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A Collection of Emblemes

Ancient and Moderne: Quickened VVith Metricall Illvstrations, both Morall and Divine: And disposed into Lotteries, That Instruction, and Good Counsell, may bee furthered by an Honest and Pleasant Recreation. By George Wither

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Illvstr. XLIII.


Illvstr. XLIII.

[Some say, (and many men doe these commend)]

God, by their Names, the Stars doth call;
And, hee is Ruler of them all.

Some say, (and many men doe these commend)
That, all our deeds, and Fortunes doe depend
Vpon the motions of celestiall Sphere;
And, on the constellations of the Starres.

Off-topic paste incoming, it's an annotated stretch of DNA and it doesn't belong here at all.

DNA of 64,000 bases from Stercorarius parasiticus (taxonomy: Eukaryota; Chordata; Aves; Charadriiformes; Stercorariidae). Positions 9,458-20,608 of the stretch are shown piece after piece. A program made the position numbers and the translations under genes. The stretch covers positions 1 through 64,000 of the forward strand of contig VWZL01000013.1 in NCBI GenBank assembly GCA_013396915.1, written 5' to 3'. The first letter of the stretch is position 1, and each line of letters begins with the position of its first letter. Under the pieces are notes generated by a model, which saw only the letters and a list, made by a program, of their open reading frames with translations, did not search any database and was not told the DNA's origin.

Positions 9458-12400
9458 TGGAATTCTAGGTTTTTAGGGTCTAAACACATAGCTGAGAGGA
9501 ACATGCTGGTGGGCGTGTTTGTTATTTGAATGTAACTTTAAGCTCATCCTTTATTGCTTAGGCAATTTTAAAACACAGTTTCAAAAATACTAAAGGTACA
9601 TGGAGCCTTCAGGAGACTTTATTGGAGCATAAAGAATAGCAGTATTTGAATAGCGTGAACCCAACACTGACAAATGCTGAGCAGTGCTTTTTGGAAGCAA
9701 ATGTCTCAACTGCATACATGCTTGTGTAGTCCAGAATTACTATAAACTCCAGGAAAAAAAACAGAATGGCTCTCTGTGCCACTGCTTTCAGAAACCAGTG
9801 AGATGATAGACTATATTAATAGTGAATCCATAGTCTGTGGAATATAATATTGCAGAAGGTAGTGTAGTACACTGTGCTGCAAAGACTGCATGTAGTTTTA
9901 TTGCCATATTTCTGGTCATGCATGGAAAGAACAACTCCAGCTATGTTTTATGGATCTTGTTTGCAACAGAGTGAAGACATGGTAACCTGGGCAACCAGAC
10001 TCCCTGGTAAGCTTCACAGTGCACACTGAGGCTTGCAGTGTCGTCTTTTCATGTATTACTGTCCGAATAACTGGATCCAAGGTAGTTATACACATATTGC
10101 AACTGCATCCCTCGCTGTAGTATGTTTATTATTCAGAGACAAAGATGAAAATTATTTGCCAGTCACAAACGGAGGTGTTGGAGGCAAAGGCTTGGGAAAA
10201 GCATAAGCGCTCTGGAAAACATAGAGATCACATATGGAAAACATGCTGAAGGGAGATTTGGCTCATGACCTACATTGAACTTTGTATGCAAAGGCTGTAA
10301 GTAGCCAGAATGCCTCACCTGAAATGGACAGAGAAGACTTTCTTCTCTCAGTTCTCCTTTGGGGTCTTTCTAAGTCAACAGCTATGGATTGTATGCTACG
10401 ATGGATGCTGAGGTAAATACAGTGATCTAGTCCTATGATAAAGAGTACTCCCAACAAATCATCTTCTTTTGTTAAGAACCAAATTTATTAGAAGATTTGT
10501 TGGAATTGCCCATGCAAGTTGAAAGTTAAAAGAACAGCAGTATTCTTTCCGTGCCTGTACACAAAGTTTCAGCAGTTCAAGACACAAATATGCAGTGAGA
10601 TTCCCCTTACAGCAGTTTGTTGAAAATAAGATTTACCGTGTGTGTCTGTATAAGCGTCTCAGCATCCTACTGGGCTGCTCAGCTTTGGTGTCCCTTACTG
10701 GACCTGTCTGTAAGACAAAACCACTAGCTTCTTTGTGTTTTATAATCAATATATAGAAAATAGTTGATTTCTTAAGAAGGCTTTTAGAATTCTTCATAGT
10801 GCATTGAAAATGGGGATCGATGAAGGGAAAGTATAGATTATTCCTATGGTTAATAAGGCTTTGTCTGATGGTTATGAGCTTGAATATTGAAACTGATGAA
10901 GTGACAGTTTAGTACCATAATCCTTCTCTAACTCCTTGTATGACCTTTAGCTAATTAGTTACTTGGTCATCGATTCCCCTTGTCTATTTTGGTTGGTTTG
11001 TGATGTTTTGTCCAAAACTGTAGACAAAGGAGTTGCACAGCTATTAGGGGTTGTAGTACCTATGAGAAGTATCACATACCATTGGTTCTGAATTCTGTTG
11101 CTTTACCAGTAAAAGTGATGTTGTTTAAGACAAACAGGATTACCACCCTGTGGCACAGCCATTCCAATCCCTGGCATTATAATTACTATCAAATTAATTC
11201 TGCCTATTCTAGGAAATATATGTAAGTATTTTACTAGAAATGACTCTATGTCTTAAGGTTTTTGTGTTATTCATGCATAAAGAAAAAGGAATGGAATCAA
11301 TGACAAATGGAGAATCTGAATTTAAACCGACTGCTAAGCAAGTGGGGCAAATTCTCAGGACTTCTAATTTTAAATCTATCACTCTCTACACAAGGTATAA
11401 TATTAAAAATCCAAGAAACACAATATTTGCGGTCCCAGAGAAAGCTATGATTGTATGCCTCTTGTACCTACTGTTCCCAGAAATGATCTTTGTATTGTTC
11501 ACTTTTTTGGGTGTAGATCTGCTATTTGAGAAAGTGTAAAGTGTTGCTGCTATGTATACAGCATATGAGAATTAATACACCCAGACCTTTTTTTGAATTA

If this were true, the Starres, alone, have bin
Prime cause of all that's good, and of all sinne.
And, 'twere (me thinkes) injustice to condemne,
Or, give rewards to any , but to them.
For, if they made mee sinne, why for that ill,
Should I be damn'd, and they shine brightly, still?
If they inforc'd my goodnesse, why should I
Bee glorified for their Pietie?
And, if they neither good nor ill constraine,
Why then, should wee of Destinie complaine?
For, if it bee (as tis) absurd to say,
The starres enforce us (since they still obay
Their just Commander) 'twere absurder, farre,
To say, or thinke, that God's Decree it were,
Which did necessitate the very same,
For which, we thinke the starres might merit blame.
Hee made the starres to bee an ayd unto us,
Not (as is fondly dream'd) to helpe undoe us:
(Much lesse, without our fault, to ruinate,
By doome of irrecoverable Fate)
And, if our good Endeavors, use wee will,
Those glorious creatures will be helpfull still
In all our honest wayes: For, they doe stand
To helpe, not hinder us, in God's command;
And, hee not onely rules them by his pow'rs,
But, makes their Glory, servant unto ours.